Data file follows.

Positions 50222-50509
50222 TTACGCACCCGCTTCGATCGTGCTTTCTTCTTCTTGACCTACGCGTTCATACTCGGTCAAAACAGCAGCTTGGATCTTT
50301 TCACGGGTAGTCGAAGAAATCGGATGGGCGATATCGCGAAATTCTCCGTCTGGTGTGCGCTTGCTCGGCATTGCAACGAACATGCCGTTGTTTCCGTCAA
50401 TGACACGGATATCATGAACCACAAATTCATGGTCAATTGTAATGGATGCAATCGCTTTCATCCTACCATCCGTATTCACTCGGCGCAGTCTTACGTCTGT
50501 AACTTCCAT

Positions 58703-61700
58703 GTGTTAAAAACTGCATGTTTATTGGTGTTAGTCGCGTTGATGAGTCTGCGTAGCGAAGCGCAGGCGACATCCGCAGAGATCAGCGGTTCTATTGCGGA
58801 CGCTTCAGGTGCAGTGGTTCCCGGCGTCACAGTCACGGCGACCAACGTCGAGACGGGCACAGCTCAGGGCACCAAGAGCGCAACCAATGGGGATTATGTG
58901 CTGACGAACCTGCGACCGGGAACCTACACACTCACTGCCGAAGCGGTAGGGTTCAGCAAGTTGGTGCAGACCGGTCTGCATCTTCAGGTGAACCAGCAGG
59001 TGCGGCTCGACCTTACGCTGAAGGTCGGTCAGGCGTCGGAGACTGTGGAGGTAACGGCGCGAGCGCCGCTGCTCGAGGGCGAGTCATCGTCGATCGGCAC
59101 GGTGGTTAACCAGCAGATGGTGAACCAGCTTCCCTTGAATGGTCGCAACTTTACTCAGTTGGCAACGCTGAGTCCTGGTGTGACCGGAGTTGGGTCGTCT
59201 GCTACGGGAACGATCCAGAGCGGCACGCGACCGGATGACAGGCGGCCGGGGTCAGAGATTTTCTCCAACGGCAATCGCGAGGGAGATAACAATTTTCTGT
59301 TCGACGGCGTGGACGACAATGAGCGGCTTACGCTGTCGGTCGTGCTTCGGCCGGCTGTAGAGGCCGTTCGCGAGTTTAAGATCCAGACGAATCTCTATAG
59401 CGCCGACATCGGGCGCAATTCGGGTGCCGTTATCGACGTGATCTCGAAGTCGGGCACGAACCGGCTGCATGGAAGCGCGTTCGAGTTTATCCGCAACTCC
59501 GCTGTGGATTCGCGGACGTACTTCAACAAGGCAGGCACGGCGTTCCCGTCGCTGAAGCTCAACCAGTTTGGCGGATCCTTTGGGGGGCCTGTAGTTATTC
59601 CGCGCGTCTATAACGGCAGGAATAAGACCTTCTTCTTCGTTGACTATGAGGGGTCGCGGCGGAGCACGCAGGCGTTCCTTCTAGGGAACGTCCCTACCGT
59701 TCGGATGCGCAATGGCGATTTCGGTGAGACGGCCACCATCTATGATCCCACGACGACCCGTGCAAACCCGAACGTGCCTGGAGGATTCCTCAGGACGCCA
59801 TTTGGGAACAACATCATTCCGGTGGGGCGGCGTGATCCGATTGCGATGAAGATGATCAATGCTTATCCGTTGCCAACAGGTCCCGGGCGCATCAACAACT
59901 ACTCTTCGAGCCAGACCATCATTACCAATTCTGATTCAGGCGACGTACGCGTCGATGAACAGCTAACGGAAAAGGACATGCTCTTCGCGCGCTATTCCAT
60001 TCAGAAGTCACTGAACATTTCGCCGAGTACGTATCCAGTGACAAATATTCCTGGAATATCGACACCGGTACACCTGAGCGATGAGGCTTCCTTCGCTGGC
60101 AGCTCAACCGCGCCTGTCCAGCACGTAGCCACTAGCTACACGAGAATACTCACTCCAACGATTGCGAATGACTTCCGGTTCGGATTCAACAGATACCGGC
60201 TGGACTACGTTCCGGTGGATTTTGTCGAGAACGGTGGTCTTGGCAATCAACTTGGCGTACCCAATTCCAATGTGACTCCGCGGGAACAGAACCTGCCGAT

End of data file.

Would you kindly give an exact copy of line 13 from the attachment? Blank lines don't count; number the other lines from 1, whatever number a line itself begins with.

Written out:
59301 TCGACGGCGTGGACGACAATGAGCGGCTTACGCTGTCGGTCGTGCTTCGGCCGGCTGTAGAGGCCGTTCGCGAGTTTAAGATCCAGACGAATCTCTATAG